I have never thought of myself as a purist, but I definitely prefer to capture an evenly exposed image where the highlights and shadows fall reasonably within the exposure latitude of the film that I'm using. With the help of graduated neutral density filters, I can balance the exposure in the sky and the landscape. I'm not a huge fan of HDR files that are overdone, because they don't look authentic. I think that landscape photos should be believable, a place that the viewer imagines they could actually visit.

Obviously you shoot film when doing panoramics and then scan to digital. What post processing do your images undergo after this? Can you give us some details of your workflow?

I have two film scanners, an Epson Perfection V750 Pro and a Nikon Super Coolscan 9000 ED. Although not recommended by Epson, I wet scan my 6x17 transparencies on the Epson scanner, and for my 35mm and 6x6 film I use the Nikon scanner. Both scanners are operated using Silverfast professional scanning software. I then import the large Tiff file into Adobe Lightroom. I love the easy use of Lightroom with all the controls, which are basically the same as an actual darkroom. It takes me back to my days of being stuck for hours slaving away in a darkroom, and I'm amazed yet again at how technology has advanced photography. I soft proof an image in Photoshop and then return it to Lightroom to print. All my prints are made on an Epson Stylus Pro 7900. Although one friend commented that it looked like Michael Jackson's oxygen chamber, I'm blown away by the quality of prints that it produces. I also cut my own mats on a Logan Graphics mat cutter.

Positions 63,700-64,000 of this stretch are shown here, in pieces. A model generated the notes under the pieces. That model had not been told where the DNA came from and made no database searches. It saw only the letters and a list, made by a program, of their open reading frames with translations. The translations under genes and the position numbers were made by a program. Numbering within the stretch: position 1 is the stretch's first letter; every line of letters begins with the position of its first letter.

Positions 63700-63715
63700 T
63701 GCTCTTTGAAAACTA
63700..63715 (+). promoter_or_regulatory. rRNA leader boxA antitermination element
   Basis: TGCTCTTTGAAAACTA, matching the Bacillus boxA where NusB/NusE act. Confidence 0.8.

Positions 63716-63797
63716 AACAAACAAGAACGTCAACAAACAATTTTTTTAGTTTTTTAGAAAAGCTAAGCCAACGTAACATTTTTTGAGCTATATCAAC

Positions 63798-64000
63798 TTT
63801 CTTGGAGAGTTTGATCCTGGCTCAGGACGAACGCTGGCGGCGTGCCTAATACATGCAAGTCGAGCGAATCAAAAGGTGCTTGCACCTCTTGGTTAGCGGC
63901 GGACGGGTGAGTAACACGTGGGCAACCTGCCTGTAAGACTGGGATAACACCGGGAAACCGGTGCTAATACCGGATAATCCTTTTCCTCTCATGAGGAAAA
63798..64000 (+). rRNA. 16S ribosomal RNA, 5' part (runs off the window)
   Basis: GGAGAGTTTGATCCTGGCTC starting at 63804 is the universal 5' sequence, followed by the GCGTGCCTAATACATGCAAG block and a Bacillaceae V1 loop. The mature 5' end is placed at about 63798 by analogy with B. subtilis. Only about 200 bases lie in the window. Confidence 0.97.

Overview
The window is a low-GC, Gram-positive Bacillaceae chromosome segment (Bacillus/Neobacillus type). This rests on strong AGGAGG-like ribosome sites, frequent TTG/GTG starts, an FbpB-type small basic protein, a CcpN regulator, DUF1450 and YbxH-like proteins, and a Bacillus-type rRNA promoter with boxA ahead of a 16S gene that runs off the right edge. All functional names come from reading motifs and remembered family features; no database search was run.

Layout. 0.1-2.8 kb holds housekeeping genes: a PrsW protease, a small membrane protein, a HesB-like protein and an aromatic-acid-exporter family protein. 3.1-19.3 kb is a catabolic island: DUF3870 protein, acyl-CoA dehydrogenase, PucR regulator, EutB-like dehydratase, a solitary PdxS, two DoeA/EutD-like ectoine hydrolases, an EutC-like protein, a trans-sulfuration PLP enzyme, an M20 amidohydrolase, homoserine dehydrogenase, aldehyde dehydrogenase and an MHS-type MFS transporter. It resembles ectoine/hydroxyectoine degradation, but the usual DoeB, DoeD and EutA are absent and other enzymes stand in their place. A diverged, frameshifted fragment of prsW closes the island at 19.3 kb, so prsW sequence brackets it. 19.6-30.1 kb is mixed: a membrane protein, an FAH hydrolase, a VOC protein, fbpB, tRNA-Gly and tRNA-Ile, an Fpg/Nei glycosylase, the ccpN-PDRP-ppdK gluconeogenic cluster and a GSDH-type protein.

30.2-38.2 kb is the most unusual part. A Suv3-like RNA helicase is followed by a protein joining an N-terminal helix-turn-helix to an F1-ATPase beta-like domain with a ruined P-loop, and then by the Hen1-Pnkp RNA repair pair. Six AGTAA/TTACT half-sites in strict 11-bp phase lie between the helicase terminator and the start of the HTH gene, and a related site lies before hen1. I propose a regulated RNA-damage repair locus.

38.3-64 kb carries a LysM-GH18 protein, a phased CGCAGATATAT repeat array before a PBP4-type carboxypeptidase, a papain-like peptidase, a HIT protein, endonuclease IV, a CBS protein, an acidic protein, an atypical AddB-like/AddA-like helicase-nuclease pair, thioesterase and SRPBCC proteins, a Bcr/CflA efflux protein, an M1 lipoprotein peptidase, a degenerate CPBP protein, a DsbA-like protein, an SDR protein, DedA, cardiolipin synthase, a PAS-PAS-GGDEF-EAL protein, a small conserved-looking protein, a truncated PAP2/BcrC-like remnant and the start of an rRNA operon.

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Almost everyone can name photographers who are an influence and inspiration. Who are these photographers for you?

I have a bookcase full of photography books that I try to draw inspiration from. I love Elliot Erwitt's work, and the humor in his photographs. I'm a PADI certified underwater photographer, and in that field you can't find a better photographer than David Doubilet. Landscape photographers Christian Fletcher, Peter Lik, Ken Duncan, Clyde Butcher and Galen Rowel all have a prime spot on my bookshelf. I also have quite a few World Press Photo and Magnum photography books that I read again and again.

Have you received any formal training in photography or are you a self-taught photographer?

I am self-taught. Funnily enough, I failed art in school. I completed an apprenticeship when I finished school, but I was really only shown what I'd done wrong, as apposed to what I'd done right, so I found that I learned mostly from my mistakes. In years following, it was really trial and error and learning the hard way.

Is your love for landscape photography a passion, obsession, or both?

My two kids are my passion and obsession, but photography is a close second. I don't feel that I'm obsessed with photography, but I do have a way of framing everything I see as if I were photographing it. I tend to see the world through a viewfinder. Landscape photography is most definitely a passion. I don't have enough time for it to develop into an obsession though. Being a dad of two little boys, I have very little free time. I'd like to be able to pick up a camera any time and head out to a location that I want to photograph, but right now my kids come first.